Do you think NAT-PMP is better than open a port directly from a security standpoint?
I figured out that the Headscale ACLs aren’t feature complete. This should be noted here and in your next video to avoid unnecessary frustration.
For example the autogroups aren’t supported yet.
Thanks for your reply. Honestly, I have learned a lot from your YouTube channel. Not specifically through the videos (which are great!), but more through you pointing me to great projects and helping me develop an interest of my own. Keep up the great work!
I know it is more secure to keep ports closed. My question is more about a comparison between NAT-PMP (in pfSense) vs. directly opening ports without NAT-PMP. Tailscale recommends NAT-PMP in the documentation. On the one hand, you have NAT-PMP, which gives more control to devices on the network, so there are more things that can go wrong, but at least the ports aren’t open when needed. On the other hand, manually opened ports are more controllable, but are always open. Are there other things to consider? What is your opinion?
Is there a fully open source, community developed NAT traversal/overlay network solution? I know Tailscale, which seems to be the most open source option (especially with Headscale). Nebula is not pfSense compatible, is it?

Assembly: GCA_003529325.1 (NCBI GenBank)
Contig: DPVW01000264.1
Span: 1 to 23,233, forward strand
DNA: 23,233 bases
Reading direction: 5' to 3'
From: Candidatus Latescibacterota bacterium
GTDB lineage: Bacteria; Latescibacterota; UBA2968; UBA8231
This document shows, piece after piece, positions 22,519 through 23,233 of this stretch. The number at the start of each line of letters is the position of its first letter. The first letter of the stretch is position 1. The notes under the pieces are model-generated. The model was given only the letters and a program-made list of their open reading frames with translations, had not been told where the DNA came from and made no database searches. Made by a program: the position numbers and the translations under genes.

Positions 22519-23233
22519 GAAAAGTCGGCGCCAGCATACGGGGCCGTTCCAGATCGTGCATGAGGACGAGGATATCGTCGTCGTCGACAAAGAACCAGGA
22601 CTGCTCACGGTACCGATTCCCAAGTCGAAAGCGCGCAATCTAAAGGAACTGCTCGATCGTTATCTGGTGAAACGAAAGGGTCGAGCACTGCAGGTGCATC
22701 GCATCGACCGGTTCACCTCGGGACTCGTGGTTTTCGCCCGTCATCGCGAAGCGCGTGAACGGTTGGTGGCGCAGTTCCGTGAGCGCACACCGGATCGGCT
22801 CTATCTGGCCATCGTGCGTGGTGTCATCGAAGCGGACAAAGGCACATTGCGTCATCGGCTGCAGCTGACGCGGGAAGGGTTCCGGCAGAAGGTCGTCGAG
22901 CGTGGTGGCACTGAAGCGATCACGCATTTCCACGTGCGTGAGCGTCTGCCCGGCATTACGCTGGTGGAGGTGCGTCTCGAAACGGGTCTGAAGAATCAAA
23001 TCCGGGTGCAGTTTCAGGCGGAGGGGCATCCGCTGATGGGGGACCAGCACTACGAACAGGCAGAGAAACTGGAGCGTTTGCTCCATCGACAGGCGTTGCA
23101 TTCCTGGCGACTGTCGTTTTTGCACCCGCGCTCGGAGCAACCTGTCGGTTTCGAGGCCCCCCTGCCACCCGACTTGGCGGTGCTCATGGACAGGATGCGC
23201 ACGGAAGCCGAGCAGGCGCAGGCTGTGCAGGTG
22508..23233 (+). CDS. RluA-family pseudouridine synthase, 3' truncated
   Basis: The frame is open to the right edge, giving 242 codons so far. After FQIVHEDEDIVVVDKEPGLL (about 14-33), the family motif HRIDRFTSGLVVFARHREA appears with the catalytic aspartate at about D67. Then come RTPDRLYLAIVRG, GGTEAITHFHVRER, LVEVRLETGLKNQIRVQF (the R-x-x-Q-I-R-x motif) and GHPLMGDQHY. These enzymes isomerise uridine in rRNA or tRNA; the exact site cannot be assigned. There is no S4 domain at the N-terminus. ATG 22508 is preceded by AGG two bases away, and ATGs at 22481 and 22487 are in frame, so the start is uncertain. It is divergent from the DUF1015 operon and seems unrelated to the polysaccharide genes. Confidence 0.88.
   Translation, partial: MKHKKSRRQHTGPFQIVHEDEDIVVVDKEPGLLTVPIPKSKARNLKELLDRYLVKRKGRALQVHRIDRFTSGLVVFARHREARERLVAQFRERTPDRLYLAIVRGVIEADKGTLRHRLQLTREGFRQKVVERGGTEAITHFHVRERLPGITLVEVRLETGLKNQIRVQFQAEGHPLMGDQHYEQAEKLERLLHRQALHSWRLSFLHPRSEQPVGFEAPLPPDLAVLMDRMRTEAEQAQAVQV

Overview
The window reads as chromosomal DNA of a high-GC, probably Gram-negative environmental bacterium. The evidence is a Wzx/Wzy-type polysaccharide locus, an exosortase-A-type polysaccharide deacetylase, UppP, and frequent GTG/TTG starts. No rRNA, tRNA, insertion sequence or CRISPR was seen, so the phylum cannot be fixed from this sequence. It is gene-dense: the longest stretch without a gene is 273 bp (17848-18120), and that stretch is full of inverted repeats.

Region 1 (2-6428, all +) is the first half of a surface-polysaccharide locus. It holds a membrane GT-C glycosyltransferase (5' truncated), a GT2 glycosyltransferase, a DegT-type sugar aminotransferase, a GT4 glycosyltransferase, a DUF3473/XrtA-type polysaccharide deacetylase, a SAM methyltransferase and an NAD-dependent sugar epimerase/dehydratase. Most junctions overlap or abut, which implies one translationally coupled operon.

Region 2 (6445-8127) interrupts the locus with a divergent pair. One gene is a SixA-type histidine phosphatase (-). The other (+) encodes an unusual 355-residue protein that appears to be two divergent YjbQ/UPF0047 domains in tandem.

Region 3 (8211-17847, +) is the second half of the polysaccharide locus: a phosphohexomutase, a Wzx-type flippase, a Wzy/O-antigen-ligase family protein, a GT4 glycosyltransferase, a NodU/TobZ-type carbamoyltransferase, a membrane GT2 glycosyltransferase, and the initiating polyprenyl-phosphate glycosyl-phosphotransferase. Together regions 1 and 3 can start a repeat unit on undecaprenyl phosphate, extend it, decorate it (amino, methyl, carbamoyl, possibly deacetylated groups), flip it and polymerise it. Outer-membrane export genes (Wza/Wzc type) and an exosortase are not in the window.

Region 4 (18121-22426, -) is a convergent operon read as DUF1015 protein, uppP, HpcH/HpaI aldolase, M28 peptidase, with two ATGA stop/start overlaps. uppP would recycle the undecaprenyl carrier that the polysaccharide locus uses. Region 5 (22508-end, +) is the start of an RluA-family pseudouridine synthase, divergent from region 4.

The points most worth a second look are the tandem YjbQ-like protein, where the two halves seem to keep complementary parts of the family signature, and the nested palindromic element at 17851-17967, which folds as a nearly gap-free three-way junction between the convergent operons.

Have you looked at OpenZiti?
Before I run off in the wrong direction, I would also like to double check that an overlay network like Tailscale is the best solution for a site-to-site network and remote access if these networks are on problematic networks (I have changed my ISP and devices several times, but a simple modem or device with working bridge mode is unfortunately not an option). So Tailscale would be the next best thing?
Also, if you don’t know about Tailnet Lock, you should take a look at it. The biggest external/outside threat to any Tailnet is a compromise of the coordination server, which can be avoided with Tailnet Lock (besides a compromised device in the Tailnet itself). Basically, each device will only accept new ones if the information distributed by the coordination server is signed by per-defined Tailnet devices. Headscale dev likes the idea of implementing this feature as well, but it is not currently on the roadmap.
If you want to make another video about Headscale, please mention that it is not feature complete with Tailscale’s ACLs. This is super frustrating because the Headscale docs point to Tailscale’s ACL docs.
Is it true that there is no way to policy route Tailscale to my exit nodes within my Tailnet for privacy VPN purposes? I added the same server that was my privacy WireGuard server to my Tailnet so that I could continue to use my WireGuard deployment, but for simplicity I would like to drop it.
To double check: For site-to-site functionality, do I need to touch any firewall rules within pfSense regarding Tailscale? Is any form of hardening possible? It seems a little scary to me to just drop it in and control everything through external ACL policies. That way my pfSense box loses protective powers.
Thanks for your hep!